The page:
It seems like this is going to be a long, drawn out process of finding out about game features between now and the November 2nd release date for Gran Turismo 5. Polyphony Digital’s Kazunori Yamauchi was kind enough to show us a few new tracks, but even he admitted that more will come later. Thankfully, it seems like we’re rounding the final bend, as Yamauchi tells us that code we’ll see at Gamescom will likely be final.
Five new tracks were revealed to us in a roundtable event this week at E3: Madrid City, Tuscany, Top Gear’s test course, the Rome circuit, Sarthe circuit and the famed Nurburging.
We saw the Madrid urban city course, which was very beautiful (shown above and in our gallery). It featured scenic skylines made of old buildings from central Madrid. “Urban tracks are the hardest and most difficult to complete. This took us two years to get to where we are now,” said Yamauchi.
The Tuscany course in Italy contrasted strongly. Instead of the tightly packed city roads, it featured arid, open locales, with lovely sky views.
The Rome course featured the Coliseum in stunning detail. Some may remember the course from GT3, but the track layout is different. This track around two years to totally design and complete.
TopGear’s test track is uniquely shaped. It moves in an strange figure eight, with a cross line in the center section, making for opportunity for pretty bad crashes.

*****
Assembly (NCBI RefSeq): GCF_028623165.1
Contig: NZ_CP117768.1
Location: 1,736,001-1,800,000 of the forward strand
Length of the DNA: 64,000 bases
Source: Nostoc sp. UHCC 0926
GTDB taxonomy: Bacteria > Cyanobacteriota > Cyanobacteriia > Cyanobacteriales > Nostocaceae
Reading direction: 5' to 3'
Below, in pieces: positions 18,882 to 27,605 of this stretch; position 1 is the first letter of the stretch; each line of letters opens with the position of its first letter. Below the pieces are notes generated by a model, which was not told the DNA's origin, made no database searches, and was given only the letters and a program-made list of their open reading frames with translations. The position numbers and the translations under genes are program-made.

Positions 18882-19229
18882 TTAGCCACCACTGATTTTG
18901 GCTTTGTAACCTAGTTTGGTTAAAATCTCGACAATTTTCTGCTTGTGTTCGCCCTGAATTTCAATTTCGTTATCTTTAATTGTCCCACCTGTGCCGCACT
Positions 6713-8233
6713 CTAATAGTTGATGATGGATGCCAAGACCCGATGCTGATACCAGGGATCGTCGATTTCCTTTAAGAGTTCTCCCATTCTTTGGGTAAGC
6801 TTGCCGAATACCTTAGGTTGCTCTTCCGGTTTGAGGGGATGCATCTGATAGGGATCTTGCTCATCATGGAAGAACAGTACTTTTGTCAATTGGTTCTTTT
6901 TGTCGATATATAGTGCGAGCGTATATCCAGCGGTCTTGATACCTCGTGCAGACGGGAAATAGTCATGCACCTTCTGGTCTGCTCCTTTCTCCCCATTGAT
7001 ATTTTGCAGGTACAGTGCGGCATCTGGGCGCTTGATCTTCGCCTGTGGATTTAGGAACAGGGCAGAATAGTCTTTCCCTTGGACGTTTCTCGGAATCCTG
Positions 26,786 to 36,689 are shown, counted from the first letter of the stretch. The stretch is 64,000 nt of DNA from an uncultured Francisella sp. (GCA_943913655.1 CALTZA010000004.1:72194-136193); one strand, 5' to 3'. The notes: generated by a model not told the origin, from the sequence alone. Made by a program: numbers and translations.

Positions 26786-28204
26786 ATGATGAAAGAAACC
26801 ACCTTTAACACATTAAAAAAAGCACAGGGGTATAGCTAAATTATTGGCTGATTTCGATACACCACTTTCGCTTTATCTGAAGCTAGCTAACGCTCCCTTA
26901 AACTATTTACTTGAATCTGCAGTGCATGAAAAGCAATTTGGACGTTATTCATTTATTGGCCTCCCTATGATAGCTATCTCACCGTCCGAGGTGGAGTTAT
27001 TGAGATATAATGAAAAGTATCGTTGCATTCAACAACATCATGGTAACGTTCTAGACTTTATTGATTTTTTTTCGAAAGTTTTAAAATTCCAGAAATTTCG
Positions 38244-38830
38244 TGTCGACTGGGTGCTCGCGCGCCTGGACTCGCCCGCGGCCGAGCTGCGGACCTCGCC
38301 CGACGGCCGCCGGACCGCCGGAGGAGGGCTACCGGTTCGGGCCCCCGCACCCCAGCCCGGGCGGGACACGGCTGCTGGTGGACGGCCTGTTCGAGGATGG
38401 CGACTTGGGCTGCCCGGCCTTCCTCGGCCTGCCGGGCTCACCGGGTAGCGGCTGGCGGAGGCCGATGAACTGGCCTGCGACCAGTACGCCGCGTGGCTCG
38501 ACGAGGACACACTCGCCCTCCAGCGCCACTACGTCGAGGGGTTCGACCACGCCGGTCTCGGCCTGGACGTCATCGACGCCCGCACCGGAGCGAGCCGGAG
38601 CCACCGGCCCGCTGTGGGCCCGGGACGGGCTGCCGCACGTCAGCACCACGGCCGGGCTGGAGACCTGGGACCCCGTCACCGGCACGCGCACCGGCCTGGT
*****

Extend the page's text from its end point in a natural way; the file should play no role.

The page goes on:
“We had a lost of tests in the company and had many bad accidents there,” Yamauchi commented. “When you try driving it, it’s hard to find the racing lines, but once you get a hold of it it’s really a lot of fun.”
Nurburging: The scenery from the 24-hour race of this famous course is quite detailed. You see a lot of camping tents and cars everywhere. In real life, you’d only see this during the 24-hour races. Nurburgring course is compete with a detailed replication of its famed road surface graffiti. This has been replicated across the whole 20km length, painstakingly recreated for the in-game course.
On this course, Yamauchi explained, “Every year there’s something different on the track, so it was a lot of work to keep it updated. I said ‘complete,’ but I did have to go in and delete some of the profanity. The legal team of SCE Europe had to really look through it so we wouldn’t get in trouble.”